As I got on site for the 2010 Winter Meetings, news broke that Jayson Werth received a seven year deal for $126m. The general reaction from those I conversed with in the media was one of shock. Meanwhile, Carl Crawford and his agent Brian Peters are quite happy. Werth’s average annual value (AAV) is $18m per season and he and Crawford are considered the creme of the positional free agent crop much like Jason Bay and Matt Holliday were last year.
On January 5th of this year, Jason Bay signed a 4 yr deal for $66 million for an AAV of $16.5m. Five days later, Matt Holliday signed his 7 yr/$120m deal that had an AAV of $17.1m. Like Crawford and Werth this off-season, Bay and Holliday were the two best bats on the free agent market. Given the fact Werth’s AAV is $18m, Crawford’s new deal just reached a whole new level of money that has previously not been discussed.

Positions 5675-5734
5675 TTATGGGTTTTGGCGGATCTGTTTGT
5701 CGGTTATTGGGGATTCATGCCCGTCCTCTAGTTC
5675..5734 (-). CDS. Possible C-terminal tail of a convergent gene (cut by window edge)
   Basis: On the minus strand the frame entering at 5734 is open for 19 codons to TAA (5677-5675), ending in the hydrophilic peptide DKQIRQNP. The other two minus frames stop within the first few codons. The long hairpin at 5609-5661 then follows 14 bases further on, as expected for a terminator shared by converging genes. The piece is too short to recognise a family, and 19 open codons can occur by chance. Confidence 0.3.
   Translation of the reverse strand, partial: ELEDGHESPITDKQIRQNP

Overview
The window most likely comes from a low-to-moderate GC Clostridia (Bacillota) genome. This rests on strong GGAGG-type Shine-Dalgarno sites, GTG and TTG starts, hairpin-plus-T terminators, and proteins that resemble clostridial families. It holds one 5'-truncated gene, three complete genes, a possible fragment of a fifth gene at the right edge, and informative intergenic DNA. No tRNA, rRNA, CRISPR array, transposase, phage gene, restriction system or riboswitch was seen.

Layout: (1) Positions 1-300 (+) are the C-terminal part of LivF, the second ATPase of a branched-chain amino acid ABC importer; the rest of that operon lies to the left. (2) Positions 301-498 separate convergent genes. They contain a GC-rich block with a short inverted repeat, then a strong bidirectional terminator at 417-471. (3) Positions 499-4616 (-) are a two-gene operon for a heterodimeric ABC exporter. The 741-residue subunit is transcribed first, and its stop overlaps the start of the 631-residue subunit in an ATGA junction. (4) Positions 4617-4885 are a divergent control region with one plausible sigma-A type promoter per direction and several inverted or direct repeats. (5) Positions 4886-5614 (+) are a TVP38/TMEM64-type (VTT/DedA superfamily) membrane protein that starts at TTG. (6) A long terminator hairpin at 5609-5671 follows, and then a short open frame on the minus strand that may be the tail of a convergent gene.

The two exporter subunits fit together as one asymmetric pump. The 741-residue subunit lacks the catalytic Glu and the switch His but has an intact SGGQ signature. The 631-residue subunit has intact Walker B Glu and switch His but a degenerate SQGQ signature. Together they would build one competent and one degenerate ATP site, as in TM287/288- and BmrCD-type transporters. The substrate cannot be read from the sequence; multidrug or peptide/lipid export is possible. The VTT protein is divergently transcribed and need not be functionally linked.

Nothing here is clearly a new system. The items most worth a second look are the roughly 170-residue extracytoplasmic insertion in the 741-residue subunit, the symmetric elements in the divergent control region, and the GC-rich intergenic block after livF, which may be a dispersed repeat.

The initial figure that was first put out for Crawford was 7yr/$115m first discussed by BusinessInsider.com’s Cork Gaines (AAV $16.4m), and a more recent number bantered about on Twitter has been 8/$136m ($17m AAV). Assuming Crawford’s new deal is at least equal in AAV to Werth’s and the younger Crawford gets an 8th year, that would put the starting point for Crawford’s new deal at $144m. Holliday got four percent more than Bay last season, and if Crawford got the same bump, it would be $720,000 more of a contract. Given the fact contracts are typically whole number deals, Crawford will be getting more than the four percent bump that Holliday received last season.
My guess – he gets eight years at $152 for an AAV of $19m per season.